Listing ID: 67591
Well known and highly regarded salon and spa, located in a well to do area, in a busy shopping center. Operating for over 20 years, the clientele is loyal and the stylists experienced.
Call Jeff Neuburg 703-623-5575
- Asking Price: $150,000
- Cash Flow: $128,000
- Gross Revenue: $700,000
- EBITDA: N/A
- FF&E: $50,000
- Inventory: $3,000
- Inventory Included: Yes
- Established: 1997
- Property Owned or Leased:N/A
- Property Included:N/A
- Building Square Footage:1,600
- Lot Size:N/A
- Total Number of Employees:11
- Furniture, Fixtures and Equipment:N/A
Retiring from ownership
The company was started in 1997, making the business 25 years old.
The sale will include inventory valued at $3,000, which is included in the requested price.
The business has 11 employees and is located in a building with approx. square footage of 1,600 sq ft.
The property is leased by the company for $6,000 per Month
Why is the Current Owner Selling The Business?
There are all kinds of reasons individuals decide to sell companies. However, the true factor and the one they say to you may be 2 completely different things. For instance, they may say "I have way too many various commitments" or "I am retiring". For lots of sellers, these reasons stand. But, for some, these may just be excuses to try to hide the reality of changing demographics, increased competition, current decrease in incomes, or an array of other reasons. This is why it is really important that you not depend totally on a seller's word, but rather, make use of the seller's solution along with your overall due diligence. This will repaint a more practical picture of the business's existing circumstance.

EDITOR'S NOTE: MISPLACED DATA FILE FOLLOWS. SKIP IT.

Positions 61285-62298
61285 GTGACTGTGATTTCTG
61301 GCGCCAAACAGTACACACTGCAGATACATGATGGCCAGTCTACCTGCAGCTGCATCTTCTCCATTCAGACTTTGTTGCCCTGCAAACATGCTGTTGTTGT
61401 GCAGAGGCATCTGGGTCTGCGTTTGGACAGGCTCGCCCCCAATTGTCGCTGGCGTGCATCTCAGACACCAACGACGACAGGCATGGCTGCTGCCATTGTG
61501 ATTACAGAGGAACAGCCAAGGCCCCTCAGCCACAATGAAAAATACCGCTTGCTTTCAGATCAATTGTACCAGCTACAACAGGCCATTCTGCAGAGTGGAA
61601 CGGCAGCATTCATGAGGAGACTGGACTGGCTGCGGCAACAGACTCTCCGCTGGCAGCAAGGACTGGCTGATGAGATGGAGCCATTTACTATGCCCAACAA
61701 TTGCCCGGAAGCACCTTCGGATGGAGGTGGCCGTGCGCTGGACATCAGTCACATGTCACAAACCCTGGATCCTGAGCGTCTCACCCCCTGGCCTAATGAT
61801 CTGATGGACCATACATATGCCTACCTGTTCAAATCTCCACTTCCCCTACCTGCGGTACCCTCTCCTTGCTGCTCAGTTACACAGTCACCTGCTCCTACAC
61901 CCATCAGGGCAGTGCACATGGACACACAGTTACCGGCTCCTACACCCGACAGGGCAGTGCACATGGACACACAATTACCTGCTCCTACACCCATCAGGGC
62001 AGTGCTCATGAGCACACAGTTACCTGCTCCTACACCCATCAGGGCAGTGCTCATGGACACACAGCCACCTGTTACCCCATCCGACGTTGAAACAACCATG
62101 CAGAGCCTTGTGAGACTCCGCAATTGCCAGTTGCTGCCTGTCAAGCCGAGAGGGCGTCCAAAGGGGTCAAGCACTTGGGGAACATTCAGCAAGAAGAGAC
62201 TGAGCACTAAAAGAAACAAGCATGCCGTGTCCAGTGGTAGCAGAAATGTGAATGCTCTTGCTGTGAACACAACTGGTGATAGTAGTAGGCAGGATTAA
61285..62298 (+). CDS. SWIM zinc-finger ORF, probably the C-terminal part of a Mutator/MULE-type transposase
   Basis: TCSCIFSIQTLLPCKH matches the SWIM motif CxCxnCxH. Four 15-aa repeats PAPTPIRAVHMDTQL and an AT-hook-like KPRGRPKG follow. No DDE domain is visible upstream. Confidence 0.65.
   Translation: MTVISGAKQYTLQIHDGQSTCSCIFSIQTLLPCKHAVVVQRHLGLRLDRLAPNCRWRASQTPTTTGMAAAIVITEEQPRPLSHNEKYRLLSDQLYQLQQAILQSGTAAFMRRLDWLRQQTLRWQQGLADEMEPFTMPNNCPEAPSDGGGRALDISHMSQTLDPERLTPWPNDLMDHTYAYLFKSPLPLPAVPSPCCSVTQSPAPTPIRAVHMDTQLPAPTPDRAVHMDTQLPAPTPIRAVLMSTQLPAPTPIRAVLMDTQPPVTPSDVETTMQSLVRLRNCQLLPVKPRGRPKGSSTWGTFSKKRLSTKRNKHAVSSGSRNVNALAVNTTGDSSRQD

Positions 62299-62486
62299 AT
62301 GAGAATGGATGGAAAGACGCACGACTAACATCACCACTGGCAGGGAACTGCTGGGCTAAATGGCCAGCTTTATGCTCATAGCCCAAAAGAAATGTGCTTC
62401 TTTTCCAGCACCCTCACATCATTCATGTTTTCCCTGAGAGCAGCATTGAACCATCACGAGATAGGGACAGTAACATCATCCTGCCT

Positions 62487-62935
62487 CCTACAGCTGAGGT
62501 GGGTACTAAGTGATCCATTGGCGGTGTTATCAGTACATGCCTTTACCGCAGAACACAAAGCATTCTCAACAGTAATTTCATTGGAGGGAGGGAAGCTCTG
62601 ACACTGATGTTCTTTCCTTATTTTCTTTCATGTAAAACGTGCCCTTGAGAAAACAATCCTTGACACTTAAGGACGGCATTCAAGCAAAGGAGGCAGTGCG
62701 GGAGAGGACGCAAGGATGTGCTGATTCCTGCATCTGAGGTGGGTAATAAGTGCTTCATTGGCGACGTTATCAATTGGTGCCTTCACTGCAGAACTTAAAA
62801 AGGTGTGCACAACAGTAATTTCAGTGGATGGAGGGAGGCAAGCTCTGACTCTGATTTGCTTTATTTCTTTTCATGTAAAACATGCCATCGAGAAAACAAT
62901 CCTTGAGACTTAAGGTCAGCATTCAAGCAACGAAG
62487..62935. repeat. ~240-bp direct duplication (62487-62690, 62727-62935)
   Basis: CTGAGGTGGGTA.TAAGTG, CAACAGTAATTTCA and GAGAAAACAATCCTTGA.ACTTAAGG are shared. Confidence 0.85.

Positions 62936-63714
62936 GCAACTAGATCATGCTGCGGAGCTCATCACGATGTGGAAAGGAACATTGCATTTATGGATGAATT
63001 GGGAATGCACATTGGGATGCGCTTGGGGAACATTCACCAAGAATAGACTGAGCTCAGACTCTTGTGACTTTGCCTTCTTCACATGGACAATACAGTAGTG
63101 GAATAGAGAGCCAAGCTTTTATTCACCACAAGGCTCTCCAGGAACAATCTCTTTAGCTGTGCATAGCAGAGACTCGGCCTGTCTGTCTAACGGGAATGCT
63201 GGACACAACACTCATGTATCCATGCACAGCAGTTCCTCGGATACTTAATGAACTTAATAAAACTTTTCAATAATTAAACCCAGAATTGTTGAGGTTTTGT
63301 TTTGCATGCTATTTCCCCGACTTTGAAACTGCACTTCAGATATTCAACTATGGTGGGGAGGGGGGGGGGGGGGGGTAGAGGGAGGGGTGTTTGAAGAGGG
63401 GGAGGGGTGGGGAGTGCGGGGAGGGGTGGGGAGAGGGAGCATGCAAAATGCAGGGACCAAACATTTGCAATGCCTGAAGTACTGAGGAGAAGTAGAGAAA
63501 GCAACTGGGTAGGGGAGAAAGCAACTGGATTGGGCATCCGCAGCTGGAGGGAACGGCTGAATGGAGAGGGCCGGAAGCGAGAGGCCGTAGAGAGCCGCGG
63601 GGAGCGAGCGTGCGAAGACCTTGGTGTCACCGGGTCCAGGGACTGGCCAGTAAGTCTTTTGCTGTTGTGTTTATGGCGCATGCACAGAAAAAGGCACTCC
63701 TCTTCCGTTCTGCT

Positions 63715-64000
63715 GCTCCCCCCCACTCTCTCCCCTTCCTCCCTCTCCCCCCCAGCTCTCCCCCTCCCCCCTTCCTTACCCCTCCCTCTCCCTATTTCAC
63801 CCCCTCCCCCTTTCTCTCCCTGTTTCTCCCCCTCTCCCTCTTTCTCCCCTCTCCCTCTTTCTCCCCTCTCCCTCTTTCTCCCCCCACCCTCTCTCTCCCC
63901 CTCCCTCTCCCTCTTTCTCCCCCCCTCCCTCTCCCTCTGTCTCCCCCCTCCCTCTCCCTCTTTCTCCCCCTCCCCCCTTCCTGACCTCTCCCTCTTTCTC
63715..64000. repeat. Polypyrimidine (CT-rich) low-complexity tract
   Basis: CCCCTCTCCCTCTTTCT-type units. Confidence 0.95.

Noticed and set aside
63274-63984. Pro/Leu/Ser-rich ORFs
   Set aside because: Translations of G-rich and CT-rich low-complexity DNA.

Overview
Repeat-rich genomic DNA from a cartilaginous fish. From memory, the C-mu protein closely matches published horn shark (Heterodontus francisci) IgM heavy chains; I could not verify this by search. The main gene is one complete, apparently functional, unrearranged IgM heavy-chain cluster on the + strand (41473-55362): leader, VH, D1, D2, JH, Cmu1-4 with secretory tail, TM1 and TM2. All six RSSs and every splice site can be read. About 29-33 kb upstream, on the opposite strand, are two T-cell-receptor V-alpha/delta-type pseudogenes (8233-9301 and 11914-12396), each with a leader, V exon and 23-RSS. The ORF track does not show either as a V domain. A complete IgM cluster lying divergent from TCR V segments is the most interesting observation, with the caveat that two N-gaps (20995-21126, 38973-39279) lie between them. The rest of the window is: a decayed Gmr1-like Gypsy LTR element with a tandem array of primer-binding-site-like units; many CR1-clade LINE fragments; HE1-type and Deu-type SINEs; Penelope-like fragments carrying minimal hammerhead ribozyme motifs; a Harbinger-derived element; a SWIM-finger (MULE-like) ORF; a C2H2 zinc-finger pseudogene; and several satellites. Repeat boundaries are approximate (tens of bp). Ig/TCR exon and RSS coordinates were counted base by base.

Existing Debts and Future Obligations
If the existing company is in debt, which lots of businesses are, then you will certainly have reason to consider this when valuating/preparing your offer. Many businesses finance loans in order to cover items such as supplies, payroll, accounts payable, etc. Keep in mind that sometimes this can indicate that earnings margins are too thin. Numerous businesses fall into a revolving door of taking on debt as a way to pay back various other loans. Along with debts, there may likewise be future commitments to take into consideration. There might be an outstanding lease on equipment or the building where the business resides. The business might have existing contracts with vendors that should be met or might cause penalties if terminated early.
Understanding the Customer Base, Competition and Area Demographics
Exactly how do companies in the location draw in brand-new consumers? Often times, companies have repeat customers, which develop the core of their daily profits. Certain factors such as brand-new competition growing up around the area, roadway building and construction, and personnel turnover can impact repeat customers as well as negatively influence future incomes. One crucial point to consider is the placement of the business. Is it in an extremely trafficked shopping mall, or is it hidden from the main road? Certainly, the more individuals that see the business often, the higher the chance to build a returning customer base. A last thought is the basic location demographics. Is the business situated in a largely populated city, or is it located on the outskirts of town? Just how might the regional mean home income effect future earnings prospects?